Cushing’s syndrome is a disorder caused by prolonged exposure of the body’s tissues to high levels of the hormone cortisol.
Typical signs and symptoms of Cushing’s syndrome include upper body obesity, a rounded face, skin that bruises easily and heals poorly, weakened bones, excess body hair growth and menstrual irregularities in women, and decreased fertility in men.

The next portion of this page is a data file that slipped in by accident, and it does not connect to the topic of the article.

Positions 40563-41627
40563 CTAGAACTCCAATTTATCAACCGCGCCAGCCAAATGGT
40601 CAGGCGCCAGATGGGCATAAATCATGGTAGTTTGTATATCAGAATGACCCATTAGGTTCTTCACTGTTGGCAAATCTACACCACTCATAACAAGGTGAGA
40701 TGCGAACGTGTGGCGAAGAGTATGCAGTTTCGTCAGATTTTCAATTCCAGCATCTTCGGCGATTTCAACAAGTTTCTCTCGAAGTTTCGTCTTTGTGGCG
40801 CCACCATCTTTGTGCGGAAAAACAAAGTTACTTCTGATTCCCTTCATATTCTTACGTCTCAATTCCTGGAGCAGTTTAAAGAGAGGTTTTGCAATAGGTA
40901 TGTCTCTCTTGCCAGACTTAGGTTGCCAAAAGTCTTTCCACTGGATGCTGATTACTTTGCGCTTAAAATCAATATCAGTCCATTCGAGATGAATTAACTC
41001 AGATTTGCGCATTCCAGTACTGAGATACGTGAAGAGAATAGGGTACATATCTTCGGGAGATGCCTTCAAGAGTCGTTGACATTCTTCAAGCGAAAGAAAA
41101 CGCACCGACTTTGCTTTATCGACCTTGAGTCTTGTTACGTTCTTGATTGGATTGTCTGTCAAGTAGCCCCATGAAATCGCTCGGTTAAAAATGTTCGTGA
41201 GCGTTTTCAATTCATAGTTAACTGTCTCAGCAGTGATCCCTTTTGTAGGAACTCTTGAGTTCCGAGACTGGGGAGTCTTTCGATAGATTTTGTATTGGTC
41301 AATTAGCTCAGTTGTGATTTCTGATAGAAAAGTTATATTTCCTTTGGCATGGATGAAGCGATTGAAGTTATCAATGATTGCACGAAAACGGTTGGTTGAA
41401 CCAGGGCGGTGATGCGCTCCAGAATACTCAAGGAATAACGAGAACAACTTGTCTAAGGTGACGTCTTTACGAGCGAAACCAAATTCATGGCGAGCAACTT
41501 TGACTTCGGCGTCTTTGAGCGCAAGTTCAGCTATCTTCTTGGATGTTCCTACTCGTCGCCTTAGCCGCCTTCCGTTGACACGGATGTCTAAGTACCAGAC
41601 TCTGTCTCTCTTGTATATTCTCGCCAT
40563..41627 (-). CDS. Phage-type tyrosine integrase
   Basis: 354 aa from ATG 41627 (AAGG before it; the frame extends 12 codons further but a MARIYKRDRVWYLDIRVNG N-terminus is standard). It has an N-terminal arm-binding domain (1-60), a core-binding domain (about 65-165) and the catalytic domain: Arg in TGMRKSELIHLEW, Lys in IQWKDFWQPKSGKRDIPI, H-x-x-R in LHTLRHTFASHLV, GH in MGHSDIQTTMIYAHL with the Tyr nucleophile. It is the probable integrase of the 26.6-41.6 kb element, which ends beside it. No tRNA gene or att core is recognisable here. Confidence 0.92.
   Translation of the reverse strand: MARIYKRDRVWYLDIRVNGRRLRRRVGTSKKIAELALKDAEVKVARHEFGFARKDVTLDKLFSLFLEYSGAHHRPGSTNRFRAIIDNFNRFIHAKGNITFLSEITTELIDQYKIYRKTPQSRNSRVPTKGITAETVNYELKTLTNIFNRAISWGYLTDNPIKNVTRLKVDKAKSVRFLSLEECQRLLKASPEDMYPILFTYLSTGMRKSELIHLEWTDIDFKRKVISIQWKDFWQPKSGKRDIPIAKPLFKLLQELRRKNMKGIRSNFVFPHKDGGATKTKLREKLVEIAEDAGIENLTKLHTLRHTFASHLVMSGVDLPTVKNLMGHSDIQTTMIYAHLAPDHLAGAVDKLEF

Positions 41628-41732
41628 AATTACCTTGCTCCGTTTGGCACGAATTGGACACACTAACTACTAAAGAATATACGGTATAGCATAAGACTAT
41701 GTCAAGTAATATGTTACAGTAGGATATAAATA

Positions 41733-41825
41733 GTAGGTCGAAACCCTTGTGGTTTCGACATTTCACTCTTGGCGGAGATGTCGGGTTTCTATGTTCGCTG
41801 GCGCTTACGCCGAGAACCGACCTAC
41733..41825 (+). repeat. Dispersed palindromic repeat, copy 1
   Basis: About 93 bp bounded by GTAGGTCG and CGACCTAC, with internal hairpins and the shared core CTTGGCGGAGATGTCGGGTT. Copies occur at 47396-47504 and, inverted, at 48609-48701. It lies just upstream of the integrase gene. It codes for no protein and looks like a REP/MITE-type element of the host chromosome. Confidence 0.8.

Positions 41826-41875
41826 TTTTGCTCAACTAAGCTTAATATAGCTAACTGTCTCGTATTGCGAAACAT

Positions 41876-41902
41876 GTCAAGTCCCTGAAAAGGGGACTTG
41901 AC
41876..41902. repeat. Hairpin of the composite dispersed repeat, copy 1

Cushing’s syndrome is caused by exposure to glucocorticoids, which are used to treat inflammatory diseases, or by the body’s overproduction of cortisol, most often due to tumors of the pituitary gland or lung.
Several tests are usually needed to diagnosis Cushing’s syndrome, including urine, blood, and saliva tests. Other tests help find the cause of the syndrome.
Treatment depends on the specific reason for excess cortisol and may include surgery, radiation, chemotherapy, or the use of cortisol-inhibiting drugs.